As we took a brief intermission from the Games of the 30th Olympiad these past few weeks to observe the otherworldly, never before tried jet-softened hard landing on Mars, I was left pondering if perhaps we were being a bit too casual about the successful parachuting of the Curiosity Rover. No, there were no astronauts on board, and yes, we had landed on Mars before—but not this way, and not with a nuclear powered craft of such immense size and scale. I think everything that involves operating with precision at distances of this magnitude is astonishing, and no matter how clear the physics, we should celebrate with the geniuses at JPL and NASA anytime they pull off the near impossible. Getting to Mars and sending back data to Earth is not a little thing no matter how many times we do it.
This one left me thinking even further. In the midst of a floundering economy and awful recession, precisely the opposite of the Apollo climate, our national tech teams did more with less and made us proud. What were the business lessons, I wondered—more ancillary byproducts of this adventure in science—from which we can additionally benefit in learning by example? I am sure there are many, but three leap out for me:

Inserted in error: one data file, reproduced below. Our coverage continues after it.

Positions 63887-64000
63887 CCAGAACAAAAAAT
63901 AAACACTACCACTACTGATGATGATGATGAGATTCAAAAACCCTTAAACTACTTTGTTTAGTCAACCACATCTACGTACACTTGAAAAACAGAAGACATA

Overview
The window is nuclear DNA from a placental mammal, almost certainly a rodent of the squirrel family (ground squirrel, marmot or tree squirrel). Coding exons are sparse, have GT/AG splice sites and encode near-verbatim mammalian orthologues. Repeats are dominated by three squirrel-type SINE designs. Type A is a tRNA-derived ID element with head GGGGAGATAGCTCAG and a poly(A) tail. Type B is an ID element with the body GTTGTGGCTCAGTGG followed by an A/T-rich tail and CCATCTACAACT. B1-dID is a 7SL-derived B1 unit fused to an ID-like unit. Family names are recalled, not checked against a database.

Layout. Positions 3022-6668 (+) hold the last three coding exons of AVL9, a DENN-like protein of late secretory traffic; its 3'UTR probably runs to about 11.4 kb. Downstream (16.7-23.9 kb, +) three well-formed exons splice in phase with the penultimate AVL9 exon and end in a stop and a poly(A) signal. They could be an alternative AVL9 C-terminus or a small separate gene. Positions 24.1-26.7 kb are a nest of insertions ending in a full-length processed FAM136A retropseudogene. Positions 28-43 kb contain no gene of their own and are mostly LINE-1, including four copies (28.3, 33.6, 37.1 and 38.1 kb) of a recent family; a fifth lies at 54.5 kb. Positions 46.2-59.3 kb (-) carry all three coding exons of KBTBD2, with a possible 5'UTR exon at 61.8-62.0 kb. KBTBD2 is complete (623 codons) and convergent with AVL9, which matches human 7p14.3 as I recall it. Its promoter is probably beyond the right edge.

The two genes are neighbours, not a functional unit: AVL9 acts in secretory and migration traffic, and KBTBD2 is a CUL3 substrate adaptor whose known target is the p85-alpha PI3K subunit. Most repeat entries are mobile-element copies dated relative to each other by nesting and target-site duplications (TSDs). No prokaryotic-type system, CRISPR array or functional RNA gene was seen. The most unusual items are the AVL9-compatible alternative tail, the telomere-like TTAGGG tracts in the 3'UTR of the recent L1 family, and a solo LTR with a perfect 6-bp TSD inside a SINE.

- Difficult is Good. Paraphrasing President Kennedy’s challenge to set an arbitrary deadline without a known roadmap, the Curiosity team chose their path not because it was easy, but because it was hard. This was wide-eyed enthusiasm for a mission about something other than personal gain. Want people to rally around a task? Give them something where they need each other, where failure is acceptable in concept, but not in approach. Big problems are always worth solving.
- Resilience is Rebound. Here was a team that had just put the Shuttle in mothballs, experienced colossal layoffs, and had no choice but to accept for the immediate future that our astronauts would have to hitchhike across the galaxy in the form of renting seats from former competitors. They put this behind them by committing to the project at hand.
- Sharing Triumph is Personal. How do you get a team fired up and motivated? Bypassing cynicism is a decent route. This mission was about proving what was possible, about intrinsic meaning as much as the survival of equipment. The Curiosity team built pride because they did something together they will forever share, advancing progress, continuing exploration. Often you forget the details of a project, but you don’t forget people who matter. This is where emotion has a clear role in that which is otherwise objective.
I hope enough people at home were paying attention, partly because the landing was worthy of our attention, but more because when you think about it in the abstract, there is more application than meets the eye. Getting out of this recession is no small task, and it won’t be our government who gets the job done. It will be teamwork, commitment, creativity, motivation, and entrepreneurial spirit. Our move forward will be economic, but satisfaction has come from more than that. It will be of the human spirit, with celebration in the process of innovation as well as getting some problems solved.
I like that they named the rover Curiosity. It’s a good, real world metaphor. It sings aspiration. It’s worthy of our attention, a form of pedagogy that really does come from another planet.